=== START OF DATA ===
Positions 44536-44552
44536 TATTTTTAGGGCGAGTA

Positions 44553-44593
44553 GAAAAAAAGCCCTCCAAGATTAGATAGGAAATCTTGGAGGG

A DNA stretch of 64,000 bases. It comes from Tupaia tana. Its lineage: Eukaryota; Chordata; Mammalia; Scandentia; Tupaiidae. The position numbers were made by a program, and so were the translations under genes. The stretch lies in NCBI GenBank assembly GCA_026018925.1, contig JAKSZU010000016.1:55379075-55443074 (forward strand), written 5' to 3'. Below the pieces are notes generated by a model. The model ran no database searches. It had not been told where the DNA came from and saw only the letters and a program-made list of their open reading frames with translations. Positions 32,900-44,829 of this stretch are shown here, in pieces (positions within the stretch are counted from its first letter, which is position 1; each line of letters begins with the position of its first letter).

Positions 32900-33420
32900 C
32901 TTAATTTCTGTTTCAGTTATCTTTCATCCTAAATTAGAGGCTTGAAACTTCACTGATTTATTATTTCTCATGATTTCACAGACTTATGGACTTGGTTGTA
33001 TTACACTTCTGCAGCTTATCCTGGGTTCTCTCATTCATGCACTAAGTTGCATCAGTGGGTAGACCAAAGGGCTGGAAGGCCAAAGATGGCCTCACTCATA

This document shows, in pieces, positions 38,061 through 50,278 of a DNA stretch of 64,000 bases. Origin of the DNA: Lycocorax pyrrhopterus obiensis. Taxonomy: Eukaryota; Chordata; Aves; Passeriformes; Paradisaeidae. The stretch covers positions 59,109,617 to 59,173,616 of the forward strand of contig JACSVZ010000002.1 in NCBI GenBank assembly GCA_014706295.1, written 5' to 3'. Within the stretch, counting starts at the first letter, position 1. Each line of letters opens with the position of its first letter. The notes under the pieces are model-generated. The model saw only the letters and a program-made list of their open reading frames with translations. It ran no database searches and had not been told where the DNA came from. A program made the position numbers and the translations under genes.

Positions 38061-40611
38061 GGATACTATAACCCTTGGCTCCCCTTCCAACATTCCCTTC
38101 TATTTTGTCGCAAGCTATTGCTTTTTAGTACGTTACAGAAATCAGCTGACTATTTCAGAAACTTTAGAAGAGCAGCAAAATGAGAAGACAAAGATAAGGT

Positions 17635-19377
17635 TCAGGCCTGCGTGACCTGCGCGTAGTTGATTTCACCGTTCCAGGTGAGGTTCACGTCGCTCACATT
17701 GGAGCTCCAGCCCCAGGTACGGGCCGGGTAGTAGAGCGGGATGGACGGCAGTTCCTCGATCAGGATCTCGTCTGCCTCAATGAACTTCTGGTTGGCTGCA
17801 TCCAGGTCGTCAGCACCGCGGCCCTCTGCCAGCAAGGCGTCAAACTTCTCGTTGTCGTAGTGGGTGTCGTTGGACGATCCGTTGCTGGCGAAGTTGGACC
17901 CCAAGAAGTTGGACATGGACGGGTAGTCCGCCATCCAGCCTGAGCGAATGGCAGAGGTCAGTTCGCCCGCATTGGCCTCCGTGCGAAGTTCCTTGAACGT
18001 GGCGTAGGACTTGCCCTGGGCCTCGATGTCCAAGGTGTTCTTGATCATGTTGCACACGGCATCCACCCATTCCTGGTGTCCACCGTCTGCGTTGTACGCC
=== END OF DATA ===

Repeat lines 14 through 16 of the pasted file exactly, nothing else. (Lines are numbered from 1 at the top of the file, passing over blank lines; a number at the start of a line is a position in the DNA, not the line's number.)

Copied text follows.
Positions 17635-19377
17635 TCAGGCCTGCGTGACCTGCGCGTAGTTGATTTCACCGTTCCAGGTGAGGTTCACGTCGCTCACATT
17701 GGAGCTCCAGCCCCAGGTACGGGCCGGGTAGTAGAGCGGGATGGACGGCAGTTCCTCGATCAGGATCTCGTCTGCCTCAATGAACTTCTGGTTGGCTGCA